Abbreviations: Sec., section; ac., acres; Wf., wife; ch., children; ( ), years in county; O., owner; H., renter.   Abildtrup, J. C. Wf. Marie; ch.Nels, Margaret and Arnold. P. O. Audubon. R. 5. O. 90 ac., sec. 35. (11.) “Clover Leaf Farm.” Andersen, Carl Jr. Wf.Oma; ch. George. P. O. Audubon, R. 5. R. 80 ac., sec. 17. (24.) Owner, K. Larsen. Andersen, Chris. Wf. Vernal; ch. Lorene, Manuel and Ethel. P. O. Manning, R. 1. O. 118.49 ac., sec. 5. (19.) Anderson, J. A. Wf. Anna; ch.Christena, Leona, Harry and Ruby. P. O. Audubon, R. 5. O. 100...

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1921 Farmers’ Directory of Cameron Iowa

Abbreviations: Sec., section; ac., acres; Wf., wife; ch., children; ( ), years in county; O., owner; H., renter.   Aikman, C. M. Wf. Alma. P. O. Gray, R. 1. R. 160 ac., sec. 6. (26.) Breeder of Short Horn Cattle. Owner, W. F. Aikman. Aikman, W. F. Wf. Nettie; ch. Glen, Fern, Lloyd and Gladys. P. O. Gray, R. 1. R. 260 ac., sec. 7; R. 240 ac., sec. 8; O. 160 ac., sec. 6. (40.) Breeder of Short Horn Cattle. Owner, J. F. Liken. Albertsen, M. and A. Hansen. P. O. Gray, R. 1.R. 400 ac., sec. 21....

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Genealogical and Family History of Vermont

Hiram Charlton took on the publication of the Genealogical and Family History of the State of Vermont for Lewis Publishing. In it, he enlisted the assistance of living residents of the state in providing biographical and genealogical details about their family, and then he published all 1104 family histories in two distinct volumes.

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Seneca County New York Biographies

In the 1980’s a series of newsletters were published four times a year by Seneca County NY featuring historical information concerning Seneca county and her past residents. The current historian for Seneca County placed these online using PDF files. One of the main features of each edition were biographical sketches of early settlers of Seneca County. Unfortunately, while they provided an index inside of a spreadsheet for the 189 biographies, it is difficult for the average user to quickly get around. I’ve taken their spreadsheet and linked each edition to the PDF file. Once you’ve found the biography you...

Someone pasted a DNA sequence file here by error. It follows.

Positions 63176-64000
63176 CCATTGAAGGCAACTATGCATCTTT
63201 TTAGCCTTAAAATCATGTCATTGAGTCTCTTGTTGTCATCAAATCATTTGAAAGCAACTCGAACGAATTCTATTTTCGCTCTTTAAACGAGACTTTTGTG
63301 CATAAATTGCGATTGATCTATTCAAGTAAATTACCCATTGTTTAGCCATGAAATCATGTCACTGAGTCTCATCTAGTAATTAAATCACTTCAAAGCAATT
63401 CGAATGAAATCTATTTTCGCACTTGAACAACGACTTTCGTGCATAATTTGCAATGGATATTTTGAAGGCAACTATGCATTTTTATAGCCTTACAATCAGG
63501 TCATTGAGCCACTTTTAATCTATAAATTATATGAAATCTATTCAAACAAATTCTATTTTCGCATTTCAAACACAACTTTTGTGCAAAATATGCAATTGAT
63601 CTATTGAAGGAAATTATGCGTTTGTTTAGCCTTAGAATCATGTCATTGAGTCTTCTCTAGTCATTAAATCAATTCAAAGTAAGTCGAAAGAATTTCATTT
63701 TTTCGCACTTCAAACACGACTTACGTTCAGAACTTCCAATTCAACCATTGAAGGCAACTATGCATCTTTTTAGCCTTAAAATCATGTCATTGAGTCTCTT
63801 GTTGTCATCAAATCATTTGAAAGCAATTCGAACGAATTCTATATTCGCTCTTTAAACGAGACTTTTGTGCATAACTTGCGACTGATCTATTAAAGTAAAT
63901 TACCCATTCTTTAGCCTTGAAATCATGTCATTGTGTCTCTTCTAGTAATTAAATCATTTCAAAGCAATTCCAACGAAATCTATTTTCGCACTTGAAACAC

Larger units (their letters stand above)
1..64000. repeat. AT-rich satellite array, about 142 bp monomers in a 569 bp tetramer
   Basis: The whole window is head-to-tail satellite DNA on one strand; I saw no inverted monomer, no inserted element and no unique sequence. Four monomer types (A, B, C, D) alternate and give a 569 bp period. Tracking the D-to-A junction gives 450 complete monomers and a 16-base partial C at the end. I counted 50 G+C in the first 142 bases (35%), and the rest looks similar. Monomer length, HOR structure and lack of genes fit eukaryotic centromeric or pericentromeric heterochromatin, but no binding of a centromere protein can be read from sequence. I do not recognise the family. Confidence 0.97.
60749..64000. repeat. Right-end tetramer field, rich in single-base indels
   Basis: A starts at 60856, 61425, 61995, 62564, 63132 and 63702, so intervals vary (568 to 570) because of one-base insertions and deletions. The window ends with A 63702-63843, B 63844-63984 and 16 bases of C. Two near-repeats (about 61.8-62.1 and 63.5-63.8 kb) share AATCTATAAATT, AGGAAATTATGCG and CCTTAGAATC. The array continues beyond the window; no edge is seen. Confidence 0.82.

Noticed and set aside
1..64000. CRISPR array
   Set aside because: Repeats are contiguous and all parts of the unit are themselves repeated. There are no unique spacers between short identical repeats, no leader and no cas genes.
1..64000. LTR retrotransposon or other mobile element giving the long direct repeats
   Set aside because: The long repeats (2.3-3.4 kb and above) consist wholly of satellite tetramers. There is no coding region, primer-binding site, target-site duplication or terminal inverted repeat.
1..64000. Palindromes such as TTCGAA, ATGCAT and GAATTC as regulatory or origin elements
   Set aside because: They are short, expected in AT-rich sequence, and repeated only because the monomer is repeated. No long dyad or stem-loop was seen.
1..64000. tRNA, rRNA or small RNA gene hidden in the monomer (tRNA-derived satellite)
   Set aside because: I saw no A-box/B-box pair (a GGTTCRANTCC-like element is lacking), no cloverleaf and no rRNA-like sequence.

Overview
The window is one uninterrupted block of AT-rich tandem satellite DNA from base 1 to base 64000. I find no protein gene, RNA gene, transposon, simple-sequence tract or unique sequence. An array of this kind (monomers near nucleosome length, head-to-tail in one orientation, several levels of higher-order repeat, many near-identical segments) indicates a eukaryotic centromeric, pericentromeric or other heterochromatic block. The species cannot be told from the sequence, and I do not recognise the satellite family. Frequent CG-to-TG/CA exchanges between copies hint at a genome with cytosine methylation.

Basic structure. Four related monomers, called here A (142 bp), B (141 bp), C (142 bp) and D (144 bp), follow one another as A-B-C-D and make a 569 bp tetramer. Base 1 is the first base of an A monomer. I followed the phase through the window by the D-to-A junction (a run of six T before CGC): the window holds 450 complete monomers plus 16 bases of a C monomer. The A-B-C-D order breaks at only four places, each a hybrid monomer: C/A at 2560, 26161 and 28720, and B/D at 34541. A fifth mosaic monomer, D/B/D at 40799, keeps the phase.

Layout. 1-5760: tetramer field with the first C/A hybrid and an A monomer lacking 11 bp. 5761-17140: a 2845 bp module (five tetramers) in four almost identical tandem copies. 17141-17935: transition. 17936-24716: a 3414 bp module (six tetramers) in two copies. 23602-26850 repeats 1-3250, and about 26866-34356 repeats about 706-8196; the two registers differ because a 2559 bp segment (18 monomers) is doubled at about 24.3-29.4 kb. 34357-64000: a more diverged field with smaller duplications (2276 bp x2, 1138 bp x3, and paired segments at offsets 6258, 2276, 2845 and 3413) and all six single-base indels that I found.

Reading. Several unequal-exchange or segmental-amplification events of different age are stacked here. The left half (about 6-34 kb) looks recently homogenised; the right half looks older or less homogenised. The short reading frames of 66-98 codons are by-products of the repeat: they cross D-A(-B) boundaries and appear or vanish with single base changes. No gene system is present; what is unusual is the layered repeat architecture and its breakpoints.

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Sons of Quebec 1778-1843

The Sons of Quebec (Fils de Québec) were written by Pierre-Georges Roy and published in 1933 in a four volume set. They provide a series of short biographies of one to three pages of Quebec men from 1778-1843. Warning… this manuscript is in French!

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Prominent White Men among the Chickasaws

At an early day a few white men of culture and of good morals, fascinated with the wild and romantic freedom and simplicity of the Chickasaw life, cast their lot among that brave and patriotic nation of people. I read an article published in Mississippi a few years ago, which stated that a man by the name of McIntosh, commissioned by British authorities to visit the Chickasaw Nation and endeavor to keep up its ancient hostility to the French, was so delighted with the customs and manners of that brave, free and hospitable people that, after the accomplishment of his mission,...

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Gov. Perier and Bienville

While the English east of the Alleghany mountains were adopting active, but secret measures, to stop the progress of French colonization on the banks of the Mississippi river, their traders were meeting the French traders every where among the southern Indians, and their mutual animosity and competition causing frequent quarrels, oft terminating in collisions, in which the unfortunate Indians always became involved on the one or the other side. But the French, at an; early day had excited the animosity of the Chickasaws by failing to protect a band of their warriors who had solicited an escort from Mobile...